Over-commitment and cancellations
By the mid-1970s it became clear that nuclear power would not grow nearly as quickly as once believed. Cost overruns were sometimes a factor of ten above original industry estimates, and became a major problem. For the 75 nuclear power reactors built from 1966 to 1977, cost overruns averaged 207 percent. Opposition and problems were galvanized by the Three Mile Island accident in 1979.
Over-commitment to nuclear power brought about the financial collapse of the Washington Public Power Supply System, a public agency which undertook to build five large nuclear power plants in the 1970s. By 1983, cost overruns and delays, along with a slowing of electricity demand growth, led to cancellation of two WPPSS plants and a construction halt on two others. Moreover, WPPSS defaulted on $2.25 billion of municipal bonds, which is still the largest municipal bond default in U.S. history. The court case that followed took nearly a decade to resolve.
Eventually, more than 120 reactor orders were cancelled, and the construction of new reactors ground to a halt. Al Gore has commented on the historical record and reliability of nuclear power in the United States:
Of the 253 nuclear power reactors originally ordered in the United States from 1953 to 2008, 48 percent were canceled, 11 percent were prematurely shut down, 14 percent experienced at least a one-year-or-more outage, and 27 percent are operating without having a year-plus outage. Thus, only about one fourth of those ordered, or about half of those completed, are still operating and have proved relatively reliable.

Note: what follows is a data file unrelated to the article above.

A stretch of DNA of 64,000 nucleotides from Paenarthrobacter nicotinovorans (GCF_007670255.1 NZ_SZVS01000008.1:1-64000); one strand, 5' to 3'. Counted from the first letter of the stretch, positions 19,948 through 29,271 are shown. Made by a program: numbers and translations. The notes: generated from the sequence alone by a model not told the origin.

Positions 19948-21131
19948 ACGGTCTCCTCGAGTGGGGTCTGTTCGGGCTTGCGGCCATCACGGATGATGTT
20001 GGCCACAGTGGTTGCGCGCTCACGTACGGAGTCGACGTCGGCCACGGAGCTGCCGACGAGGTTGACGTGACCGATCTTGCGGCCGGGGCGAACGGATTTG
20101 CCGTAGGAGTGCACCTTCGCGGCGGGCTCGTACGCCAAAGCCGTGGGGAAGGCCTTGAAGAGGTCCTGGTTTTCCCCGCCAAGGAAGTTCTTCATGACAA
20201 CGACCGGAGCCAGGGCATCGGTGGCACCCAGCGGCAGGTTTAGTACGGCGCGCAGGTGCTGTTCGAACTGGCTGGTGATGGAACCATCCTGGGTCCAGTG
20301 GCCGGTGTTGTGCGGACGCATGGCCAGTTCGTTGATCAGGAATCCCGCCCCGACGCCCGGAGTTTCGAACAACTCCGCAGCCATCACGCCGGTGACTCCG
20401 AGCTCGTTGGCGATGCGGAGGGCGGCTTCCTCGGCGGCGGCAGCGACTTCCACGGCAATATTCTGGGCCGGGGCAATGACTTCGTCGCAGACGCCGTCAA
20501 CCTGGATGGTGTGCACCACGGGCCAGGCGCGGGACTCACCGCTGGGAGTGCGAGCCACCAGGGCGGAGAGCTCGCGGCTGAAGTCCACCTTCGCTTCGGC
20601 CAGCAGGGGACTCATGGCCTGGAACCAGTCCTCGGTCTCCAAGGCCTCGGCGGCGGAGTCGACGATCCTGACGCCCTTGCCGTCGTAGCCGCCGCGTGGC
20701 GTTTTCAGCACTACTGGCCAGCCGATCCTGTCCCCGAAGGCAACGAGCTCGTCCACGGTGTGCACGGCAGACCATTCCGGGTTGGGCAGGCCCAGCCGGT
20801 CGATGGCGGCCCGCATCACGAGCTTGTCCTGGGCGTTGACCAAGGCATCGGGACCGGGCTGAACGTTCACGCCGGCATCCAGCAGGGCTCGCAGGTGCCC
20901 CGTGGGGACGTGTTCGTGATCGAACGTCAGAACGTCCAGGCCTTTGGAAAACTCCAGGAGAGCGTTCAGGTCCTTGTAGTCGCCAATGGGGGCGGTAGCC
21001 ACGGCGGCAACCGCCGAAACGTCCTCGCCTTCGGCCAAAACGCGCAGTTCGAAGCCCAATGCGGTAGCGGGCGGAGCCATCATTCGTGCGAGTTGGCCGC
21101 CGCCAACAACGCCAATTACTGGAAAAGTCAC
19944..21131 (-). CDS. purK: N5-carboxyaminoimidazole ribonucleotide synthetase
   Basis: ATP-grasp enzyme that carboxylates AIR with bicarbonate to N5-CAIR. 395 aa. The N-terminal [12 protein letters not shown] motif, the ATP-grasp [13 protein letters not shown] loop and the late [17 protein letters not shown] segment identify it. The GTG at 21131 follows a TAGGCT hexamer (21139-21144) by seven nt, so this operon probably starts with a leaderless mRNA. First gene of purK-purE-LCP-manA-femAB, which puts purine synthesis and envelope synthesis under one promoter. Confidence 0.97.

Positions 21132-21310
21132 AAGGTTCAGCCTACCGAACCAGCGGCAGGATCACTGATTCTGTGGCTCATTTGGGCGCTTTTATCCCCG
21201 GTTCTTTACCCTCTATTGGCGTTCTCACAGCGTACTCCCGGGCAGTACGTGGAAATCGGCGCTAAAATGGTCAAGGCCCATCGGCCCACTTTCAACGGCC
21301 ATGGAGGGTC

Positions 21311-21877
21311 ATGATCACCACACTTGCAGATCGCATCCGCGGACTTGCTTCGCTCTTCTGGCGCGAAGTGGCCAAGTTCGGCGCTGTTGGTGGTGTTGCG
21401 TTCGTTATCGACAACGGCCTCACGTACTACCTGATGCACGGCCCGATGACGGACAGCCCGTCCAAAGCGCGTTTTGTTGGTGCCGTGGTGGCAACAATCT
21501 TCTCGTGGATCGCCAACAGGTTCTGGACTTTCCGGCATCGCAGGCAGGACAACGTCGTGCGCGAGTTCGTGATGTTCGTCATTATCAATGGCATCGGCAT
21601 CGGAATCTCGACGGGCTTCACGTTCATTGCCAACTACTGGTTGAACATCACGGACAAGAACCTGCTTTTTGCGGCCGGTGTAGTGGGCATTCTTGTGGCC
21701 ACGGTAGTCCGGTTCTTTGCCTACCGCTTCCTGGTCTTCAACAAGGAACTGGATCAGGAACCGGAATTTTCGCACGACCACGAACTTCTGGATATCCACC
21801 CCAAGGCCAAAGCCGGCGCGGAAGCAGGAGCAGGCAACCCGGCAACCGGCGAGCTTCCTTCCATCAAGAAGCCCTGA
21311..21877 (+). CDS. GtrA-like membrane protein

Amory Lovins has also commented on the historical record of nuclear power in the United States:
Of all 132 U.S. nuclear plants built (52% of the 253 originally ordered), 21% were permanently and prematurely closed due to reliability or cost problems, while another 27% have completely failed for a year or more at least once. The surviving U.S. nuclear plants produce ~90% of their full-time full-load potential, but even they are not fully dependable. Even reliably operating nuclear plants must shut down, on average, for 39 days every 17 months for refueling and maintenance, and unexpected failures do occur too.
A cover story in the February 11, 1985, issue of Forbes magazine commented on the overall management of the nuclear power program in the United States:
The failure of the U.S. nuclear power program ranks as the largest managerial disaster in business history, a disaster on a monumental scale … only the blind, or the biased, can now think that the money has been well spent. It is a defeat for the U.S. consumer and for the competitiveness of U.S. industry, for the utilities that undertook the program and for the private enterprise system that made it possible.
Three Mile Island and after
The NRC reported "(...the Three Mile Island accident...) was the most serious in U.S. commercial nuclear power plant operating history, even though it led to no deaths or injuries to plant workers or members of the nearby community." The World Nuclear Association reports that "...more than a dozen major, independent studies have assessed the radiation releases and possible effects on the people and the environment around TMI since the 1979 accident at TMI-2. The most recent was a 13-year study on 32,000 people. None has found any adverse health effects such as cancers which might be linked to the accident." Other nuclear power incidents within the US (defined as safety-related events in civil nuclear power facilities between INES Levels 1 and 3 include those at the Davis-Besse Nuclear Power Plant, which was the source of two of the top five highest conditional core damage frequency nuclear incidents in the United States since 1979, according to the U.S. Nuclear Regulatory Commission.